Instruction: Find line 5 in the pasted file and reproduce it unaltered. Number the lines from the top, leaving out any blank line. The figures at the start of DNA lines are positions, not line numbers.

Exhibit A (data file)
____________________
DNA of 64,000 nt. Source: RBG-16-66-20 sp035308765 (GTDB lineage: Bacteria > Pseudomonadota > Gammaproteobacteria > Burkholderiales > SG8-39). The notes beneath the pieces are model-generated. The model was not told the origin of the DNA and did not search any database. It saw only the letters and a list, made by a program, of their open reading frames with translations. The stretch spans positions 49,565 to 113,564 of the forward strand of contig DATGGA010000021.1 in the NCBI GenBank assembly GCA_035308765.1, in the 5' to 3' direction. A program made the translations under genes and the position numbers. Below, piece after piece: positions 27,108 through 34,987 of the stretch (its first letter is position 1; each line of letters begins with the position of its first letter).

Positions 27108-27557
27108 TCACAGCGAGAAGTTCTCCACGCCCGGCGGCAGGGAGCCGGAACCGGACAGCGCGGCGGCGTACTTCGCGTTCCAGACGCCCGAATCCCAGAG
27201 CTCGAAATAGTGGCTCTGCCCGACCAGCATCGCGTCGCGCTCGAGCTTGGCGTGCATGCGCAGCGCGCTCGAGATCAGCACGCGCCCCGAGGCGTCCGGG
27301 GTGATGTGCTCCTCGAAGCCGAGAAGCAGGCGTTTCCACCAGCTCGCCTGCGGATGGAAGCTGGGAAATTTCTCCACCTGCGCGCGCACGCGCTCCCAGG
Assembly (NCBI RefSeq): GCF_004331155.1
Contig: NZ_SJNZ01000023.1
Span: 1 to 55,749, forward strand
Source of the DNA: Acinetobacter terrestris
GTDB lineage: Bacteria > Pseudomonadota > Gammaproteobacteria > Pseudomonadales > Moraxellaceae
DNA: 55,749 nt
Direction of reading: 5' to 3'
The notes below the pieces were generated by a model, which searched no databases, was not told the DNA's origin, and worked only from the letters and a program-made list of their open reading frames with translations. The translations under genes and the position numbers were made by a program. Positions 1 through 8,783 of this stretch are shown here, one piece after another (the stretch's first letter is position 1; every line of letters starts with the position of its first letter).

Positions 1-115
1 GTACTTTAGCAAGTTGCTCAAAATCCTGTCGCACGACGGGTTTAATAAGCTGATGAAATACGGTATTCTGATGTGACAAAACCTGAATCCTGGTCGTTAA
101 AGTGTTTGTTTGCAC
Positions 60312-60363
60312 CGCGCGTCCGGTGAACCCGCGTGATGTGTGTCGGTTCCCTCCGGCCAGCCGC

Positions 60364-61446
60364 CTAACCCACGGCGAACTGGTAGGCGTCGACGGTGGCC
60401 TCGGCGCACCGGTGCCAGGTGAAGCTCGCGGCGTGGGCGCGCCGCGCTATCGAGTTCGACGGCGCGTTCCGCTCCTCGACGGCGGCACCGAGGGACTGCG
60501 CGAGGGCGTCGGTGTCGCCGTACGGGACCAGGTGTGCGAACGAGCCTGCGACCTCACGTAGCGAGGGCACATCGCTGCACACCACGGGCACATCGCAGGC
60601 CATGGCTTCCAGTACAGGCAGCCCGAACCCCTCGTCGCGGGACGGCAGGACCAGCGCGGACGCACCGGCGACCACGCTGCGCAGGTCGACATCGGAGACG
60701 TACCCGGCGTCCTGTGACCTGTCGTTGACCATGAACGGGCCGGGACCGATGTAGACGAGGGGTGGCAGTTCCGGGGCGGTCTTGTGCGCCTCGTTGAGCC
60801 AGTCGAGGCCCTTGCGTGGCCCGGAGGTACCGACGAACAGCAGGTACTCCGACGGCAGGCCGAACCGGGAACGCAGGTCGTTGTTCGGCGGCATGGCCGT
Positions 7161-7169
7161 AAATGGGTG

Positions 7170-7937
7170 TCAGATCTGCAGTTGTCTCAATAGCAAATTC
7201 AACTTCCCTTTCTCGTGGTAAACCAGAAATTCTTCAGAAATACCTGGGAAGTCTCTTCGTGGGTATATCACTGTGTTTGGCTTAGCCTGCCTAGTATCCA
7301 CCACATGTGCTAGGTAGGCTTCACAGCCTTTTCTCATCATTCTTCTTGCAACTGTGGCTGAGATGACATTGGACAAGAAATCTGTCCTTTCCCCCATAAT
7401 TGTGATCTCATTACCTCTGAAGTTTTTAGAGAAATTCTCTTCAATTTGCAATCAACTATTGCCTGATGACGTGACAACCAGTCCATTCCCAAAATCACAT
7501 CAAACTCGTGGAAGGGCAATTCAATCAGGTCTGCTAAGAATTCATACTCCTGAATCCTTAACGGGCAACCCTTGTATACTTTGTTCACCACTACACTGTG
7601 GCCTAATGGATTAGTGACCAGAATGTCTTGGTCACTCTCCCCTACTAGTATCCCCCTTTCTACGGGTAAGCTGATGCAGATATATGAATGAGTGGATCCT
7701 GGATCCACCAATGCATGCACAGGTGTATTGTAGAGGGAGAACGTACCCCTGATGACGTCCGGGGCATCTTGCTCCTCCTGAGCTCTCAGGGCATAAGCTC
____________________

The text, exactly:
27301 GTGATGTGCTCCTCGAAGCCGAGAAGCAGGCGTTTCCACCAGCTCGCCTGCGGATGGAAGCTGGGAAATTTCTCCACCTGCGCGCGCACGCGCTCCCAGG